"At March 31, 2010, borrowings include $96.5 million of borrowings under a non-recourse credit facility at LEAF, $17.6 million of corporate revolving debt, $13.5 million of senior notes, net of a discount, and $16.9 million of other debt, of which $13.5 million is in mortgage debt secured by the underlying properties."

It was noted by SEC filings:

"It appears PNC has extended, by another amendment, the Leaf warehouse line for 45 days, from March 31, 2010 to May 15, 2010. Amendments are needed to avoid a formal default to the main agreement. It also appears the $100M w/l capacity will be reduced further if Leaf sells assets to any of the funds over $25M. Does that mean PNC doesn’t want Leaf to have more than $25M of line capacity? The 8K report said the exact same thing with no further details."

In the highlights of the March 31, 2010 quarter of Resource America, their six month statement for their fiscal year: "The Company reduced its borrowings to $144.5 million at March 31, 2010, a decrease of $49.9 million from September 30, 2009. This decrease primarily reflects a $40.00 million reduction in borrowings on LEAF's revolving warehouse credit facility and a $9.5 million reduction of the Company’s two corporate revolving lines of credit."

By SEC filings it appears the $100M w/l capacity will be reduced further if Leaf sells assets to any of the funds over $25M.

The recent statement does not address this and the numbers in the consolidated statements of operation do not break apart the leasing entities, and may include other financing arrangements. Either way, the numbers are not good:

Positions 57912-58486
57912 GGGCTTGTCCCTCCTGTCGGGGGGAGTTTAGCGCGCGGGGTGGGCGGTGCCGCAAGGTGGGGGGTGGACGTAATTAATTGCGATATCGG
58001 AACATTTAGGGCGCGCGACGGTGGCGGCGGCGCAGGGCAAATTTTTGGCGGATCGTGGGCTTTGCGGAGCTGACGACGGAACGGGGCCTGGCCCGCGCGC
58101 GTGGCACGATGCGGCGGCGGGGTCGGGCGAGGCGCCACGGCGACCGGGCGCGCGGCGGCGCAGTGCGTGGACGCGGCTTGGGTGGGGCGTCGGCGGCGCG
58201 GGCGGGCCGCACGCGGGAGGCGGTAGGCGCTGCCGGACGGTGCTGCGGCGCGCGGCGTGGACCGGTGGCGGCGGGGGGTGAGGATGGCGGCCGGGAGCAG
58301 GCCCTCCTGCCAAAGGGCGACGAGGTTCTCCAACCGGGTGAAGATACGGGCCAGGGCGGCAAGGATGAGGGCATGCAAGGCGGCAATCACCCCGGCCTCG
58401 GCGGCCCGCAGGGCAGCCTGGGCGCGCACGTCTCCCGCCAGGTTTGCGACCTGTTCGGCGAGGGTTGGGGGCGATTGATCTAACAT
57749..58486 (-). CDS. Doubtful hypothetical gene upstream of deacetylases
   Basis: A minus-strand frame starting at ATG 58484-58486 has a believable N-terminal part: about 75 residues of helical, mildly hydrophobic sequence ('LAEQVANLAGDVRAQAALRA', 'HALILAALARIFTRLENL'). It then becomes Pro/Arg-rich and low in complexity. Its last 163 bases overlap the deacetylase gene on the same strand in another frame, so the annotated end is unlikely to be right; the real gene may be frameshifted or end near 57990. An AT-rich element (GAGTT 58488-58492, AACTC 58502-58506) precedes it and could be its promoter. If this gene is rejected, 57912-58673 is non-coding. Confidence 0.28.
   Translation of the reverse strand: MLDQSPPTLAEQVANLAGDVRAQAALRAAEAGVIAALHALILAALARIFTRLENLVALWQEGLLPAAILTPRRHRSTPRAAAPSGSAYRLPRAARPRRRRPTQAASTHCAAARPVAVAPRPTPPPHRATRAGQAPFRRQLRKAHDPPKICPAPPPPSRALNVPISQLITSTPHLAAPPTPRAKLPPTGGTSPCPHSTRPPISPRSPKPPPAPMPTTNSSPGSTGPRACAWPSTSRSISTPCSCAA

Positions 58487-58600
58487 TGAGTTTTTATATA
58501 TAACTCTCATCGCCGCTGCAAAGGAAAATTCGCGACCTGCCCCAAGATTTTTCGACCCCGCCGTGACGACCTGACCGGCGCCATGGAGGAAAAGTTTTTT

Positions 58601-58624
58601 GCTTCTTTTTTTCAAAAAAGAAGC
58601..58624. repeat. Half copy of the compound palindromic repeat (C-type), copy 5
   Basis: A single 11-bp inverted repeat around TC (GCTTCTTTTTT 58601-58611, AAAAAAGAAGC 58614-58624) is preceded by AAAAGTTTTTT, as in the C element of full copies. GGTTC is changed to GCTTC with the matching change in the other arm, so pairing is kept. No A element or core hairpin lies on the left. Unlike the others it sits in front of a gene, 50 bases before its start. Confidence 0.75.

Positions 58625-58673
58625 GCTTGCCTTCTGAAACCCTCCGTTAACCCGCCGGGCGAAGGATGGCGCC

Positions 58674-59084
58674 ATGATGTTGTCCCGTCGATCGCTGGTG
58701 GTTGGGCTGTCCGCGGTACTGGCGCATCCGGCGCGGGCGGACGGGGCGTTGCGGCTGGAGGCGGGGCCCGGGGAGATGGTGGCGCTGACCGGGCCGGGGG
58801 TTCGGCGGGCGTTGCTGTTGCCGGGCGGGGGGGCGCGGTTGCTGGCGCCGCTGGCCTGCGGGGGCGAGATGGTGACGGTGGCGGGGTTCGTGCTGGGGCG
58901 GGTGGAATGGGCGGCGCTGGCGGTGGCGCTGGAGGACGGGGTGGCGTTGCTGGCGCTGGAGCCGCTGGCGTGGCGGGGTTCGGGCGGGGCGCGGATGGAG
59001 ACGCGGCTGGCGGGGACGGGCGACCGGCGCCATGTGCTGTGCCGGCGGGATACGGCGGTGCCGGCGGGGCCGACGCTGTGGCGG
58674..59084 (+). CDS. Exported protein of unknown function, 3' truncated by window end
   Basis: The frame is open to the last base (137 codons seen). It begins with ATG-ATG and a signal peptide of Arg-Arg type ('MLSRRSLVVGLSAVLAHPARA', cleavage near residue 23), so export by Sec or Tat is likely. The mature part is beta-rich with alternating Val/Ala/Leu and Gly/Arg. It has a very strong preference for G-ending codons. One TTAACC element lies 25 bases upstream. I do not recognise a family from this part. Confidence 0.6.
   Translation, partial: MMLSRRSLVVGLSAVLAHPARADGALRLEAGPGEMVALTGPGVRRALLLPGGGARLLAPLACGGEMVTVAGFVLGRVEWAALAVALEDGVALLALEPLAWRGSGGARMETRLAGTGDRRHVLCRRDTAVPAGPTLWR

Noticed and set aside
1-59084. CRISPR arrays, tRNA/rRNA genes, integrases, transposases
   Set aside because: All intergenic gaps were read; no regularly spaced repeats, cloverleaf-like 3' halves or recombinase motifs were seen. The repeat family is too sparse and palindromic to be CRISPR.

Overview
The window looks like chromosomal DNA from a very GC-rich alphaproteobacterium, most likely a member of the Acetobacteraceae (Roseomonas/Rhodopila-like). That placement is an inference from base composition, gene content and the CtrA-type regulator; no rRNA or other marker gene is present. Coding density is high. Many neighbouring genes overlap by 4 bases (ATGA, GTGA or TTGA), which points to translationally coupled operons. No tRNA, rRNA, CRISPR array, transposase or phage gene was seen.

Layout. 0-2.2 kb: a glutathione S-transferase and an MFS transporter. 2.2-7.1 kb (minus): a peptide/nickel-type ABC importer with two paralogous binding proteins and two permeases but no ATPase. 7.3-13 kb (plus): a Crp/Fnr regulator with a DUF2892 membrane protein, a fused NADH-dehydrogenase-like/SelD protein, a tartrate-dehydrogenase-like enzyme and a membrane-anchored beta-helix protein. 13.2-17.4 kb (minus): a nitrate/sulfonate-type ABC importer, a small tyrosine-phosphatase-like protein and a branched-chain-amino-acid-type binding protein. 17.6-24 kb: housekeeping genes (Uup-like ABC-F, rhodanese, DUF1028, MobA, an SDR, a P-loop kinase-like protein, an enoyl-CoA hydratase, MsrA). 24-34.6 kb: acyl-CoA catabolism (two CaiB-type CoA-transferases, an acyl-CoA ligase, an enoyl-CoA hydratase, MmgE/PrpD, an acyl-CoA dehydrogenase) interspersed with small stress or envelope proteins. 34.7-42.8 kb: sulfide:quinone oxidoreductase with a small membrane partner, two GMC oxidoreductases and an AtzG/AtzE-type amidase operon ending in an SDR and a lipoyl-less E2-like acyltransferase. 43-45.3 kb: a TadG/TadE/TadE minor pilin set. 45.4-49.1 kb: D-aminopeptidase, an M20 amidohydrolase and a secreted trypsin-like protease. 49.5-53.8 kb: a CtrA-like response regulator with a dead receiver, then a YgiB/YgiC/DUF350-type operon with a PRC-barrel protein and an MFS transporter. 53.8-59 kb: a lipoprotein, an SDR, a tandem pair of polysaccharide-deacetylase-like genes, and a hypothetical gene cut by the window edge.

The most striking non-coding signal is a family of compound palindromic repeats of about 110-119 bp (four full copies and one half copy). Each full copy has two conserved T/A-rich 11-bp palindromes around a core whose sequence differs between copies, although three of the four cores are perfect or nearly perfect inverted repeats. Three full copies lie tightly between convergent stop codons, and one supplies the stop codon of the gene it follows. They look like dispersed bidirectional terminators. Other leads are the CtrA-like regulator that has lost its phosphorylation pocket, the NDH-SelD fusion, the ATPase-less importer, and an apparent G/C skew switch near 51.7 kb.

Commercial Finance (in thousands)
Three Months Ended
2010 $4,731
2009 $6,775
Six Months Ended
2010 $10,343
2009 $11,288

Resource America, Consolidated (in thousands)
Net Loss  
Three Month Ending Net loss attributable to common shareholders
2010 (1,847) (1,232)
2009 (12,789) (11,633)
Six Months Ended  
2010 (1,259) (261)
2009 (16,392) (14,853)

If you are a lender seeing the nature business of the parent with holdings in Southern California and other troubled areas, the losses, the changes in the leasing industry, and the apparent slow reaction of the financial side that resulted in perhaps the new financial officers and other changes, you too would be suspicious about getting in deeper with this credit. To some, it appears a house of mirrors with fees and funds and structure, while others see the general nature of the business itself in trouble as small and medium size banks have continued trouble with construction loans, commercial real estate loans, and less “take out” money as the entire real estate market remains in serious trouble and has not recovered from the subprime and derivatives 1-4 and multi family housing bubble burst, including commercial properties affect by the overturn and perhaps “over-built”

In writing “Bank Beat” the overwhelming small and regional bank failures, meaning 50 branches and more, came from commercial and industrial real estate loans, not 1-4 multi-family properties. Other failures were in other related commercial real estate loans and apartment loans, as well as “land development.”

- The Trouble with LEAF and Resource America
   by Christopher Menkin

Bank Beat:

Full SEC report:

Disclosure: No stock